The labour movement has a vested interest in encouraging localisation.
As one of the social partners at Nedlac, they were signatories to the Local Procurement Accord in 2011, making a number of commitments to support localisation, which have contributed to the narrative around the buy local movement and broader localisation.
When there are job losses, the first cries we hear are from the unions, who blame employers for protecting profits at the expense of the workers they are laying off. But without re-industrialization, retrenchments may sometimes be unavoidable if the choice is between business closure and saving at least some jobs by being leaner and therefore more profitable.
The unions’ need to contribute meaningfully to re-industrialization is in part entrenched in their need to protect their membership base
Jobs shed in the poultry, clothing, textiles, leather and footwear industries as highlighted in previous columns here have predominantly (if not all) been from among their own numbers, whether represented by small regional unions or large national federations.
However, while most unions are equal in their vocal objections to redundancies, not all are as active as they might be in their collaboration with or support of the buy local movement.
Historically, the relationship between the union movement and Proudly South African has had most success coming from the relationship we have with the South African Clothing & Textile Workers’ Union (Sactwu).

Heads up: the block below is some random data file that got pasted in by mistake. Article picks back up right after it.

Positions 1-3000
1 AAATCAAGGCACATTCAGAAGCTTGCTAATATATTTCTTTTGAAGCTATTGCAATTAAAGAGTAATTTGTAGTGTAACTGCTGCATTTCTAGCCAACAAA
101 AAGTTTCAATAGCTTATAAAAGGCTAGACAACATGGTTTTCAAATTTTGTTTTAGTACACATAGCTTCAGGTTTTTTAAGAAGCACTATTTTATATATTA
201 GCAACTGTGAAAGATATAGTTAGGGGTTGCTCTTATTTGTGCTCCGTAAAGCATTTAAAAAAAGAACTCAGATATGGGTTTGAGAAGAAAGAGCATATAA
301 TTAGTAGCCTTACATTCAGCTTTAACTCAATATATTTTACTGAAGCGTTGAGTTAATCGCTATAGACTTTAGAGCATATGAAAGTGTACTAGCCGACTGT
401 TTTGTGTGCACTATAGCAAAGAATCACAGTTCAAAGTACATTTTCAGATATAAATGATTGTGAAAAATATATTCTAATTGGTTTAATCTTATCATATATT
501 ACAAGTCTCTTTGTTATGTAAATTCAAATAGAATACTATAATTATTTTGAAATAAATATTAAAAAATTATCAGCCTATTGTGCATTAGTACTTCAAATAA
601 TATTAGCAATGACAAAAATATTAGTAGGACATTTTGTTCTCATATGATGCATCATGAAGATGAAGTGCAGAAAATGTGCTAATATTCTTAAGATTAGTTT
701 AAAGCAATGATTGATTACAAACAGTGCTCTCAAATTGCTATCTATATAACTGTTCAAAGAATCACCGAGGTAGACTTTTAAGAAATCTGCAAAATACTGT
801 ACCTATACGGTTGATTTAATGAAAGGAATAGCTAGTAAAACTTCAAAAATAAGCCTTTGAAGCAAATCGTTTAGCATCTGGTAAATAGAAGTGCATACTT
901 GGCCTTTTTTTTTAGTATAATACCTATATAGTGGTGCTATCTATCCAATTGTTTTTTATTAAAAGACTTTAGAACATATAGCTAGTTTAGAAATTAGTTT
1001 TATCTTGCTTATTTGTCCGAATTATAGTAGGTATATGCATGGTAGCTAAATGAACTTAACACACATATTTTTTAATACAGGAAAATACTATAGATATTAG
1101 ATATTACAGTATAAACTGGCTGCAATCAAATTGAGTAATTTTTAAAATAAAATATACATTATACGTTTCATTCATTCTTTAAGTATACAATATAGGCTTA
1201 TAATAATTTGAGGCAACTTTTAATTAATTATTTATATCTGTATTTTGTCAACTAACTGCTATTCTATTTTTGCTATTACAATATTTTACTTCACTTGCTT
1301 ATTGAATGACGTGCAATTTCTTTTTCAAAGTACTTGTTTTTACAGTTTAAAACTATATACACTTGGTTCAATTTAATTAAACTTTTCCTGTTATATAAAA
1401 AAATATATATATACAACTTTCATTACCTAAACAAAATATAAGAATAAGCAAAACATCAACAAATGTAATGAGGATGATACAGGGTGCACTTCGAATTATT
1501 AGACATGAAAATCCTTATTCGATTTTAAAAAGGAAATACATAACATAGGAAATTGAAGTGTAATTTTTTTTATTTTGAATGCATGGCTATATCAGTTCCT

With more than 1000 000 jobs lost in their sector between 2002 and 2015, they needed little galvanizing by us to embrace buying local and to practice what they preach.
They have introduced their own “Wear South African” campaign, which champions ethical sourcing, empowers local creative talent, creating authentic local brands in the process and establishing 19 independent stores across the country.
In addition, Sactwu’s 44-year-old tradition of the Spring Queen & Fashion Pageant held annually in Cape Town and celebrating the workers behind the designers, has become the world’s largest fashion show featuring workers as the models.
Machinists, pattern makers and textile weavers among the many others that bring to life the vision of the designers proudly model the products of their own labours, bringing in an audience of around 10 000 every year.
We would love to see every South African proud to wear something made locally. It is our family members, friends and neighbours, or even just someone you shared a taxi with that are the everyday people behind what we wear, and if we persist in buying imported clothing, we will see them retrenched one by one.
How can our business and factory owners keep their doors open if there is no local demand for what they are making? How can they invest and grow if they do not enjoy the support of us all? Our economic contraction is another country’s economic growth. One job loss here is a job created elsewhere. By buying local we can break the cycle of unemployment which leads to persistent poverty.
Back to the unions, whose shop stewards are able to wield a lot of influence with their employers. If they are able to change their companies’ internal buying habits, for example of bathroom detergents, kitchen materials, uniforms, even office stationery and furniture, this would already go a long way to helping those local suppliers stay in business, protecting fellow workers from job losses.
I guess Brenda Fassie was on to something when she said Umuntu ngu muntu nga bantu, which can loosely be translated as meaning “you need others to become a better person”.
We all need to support and rely on each other, look out for each other’s jobs by buying what is locally produced and manufactured.
By keeping people in work, we break the poverty cycle, feed and educate our children and raise the future leaders of this country.
Eustace Mashimbye is the chief executive of Proudly SA.
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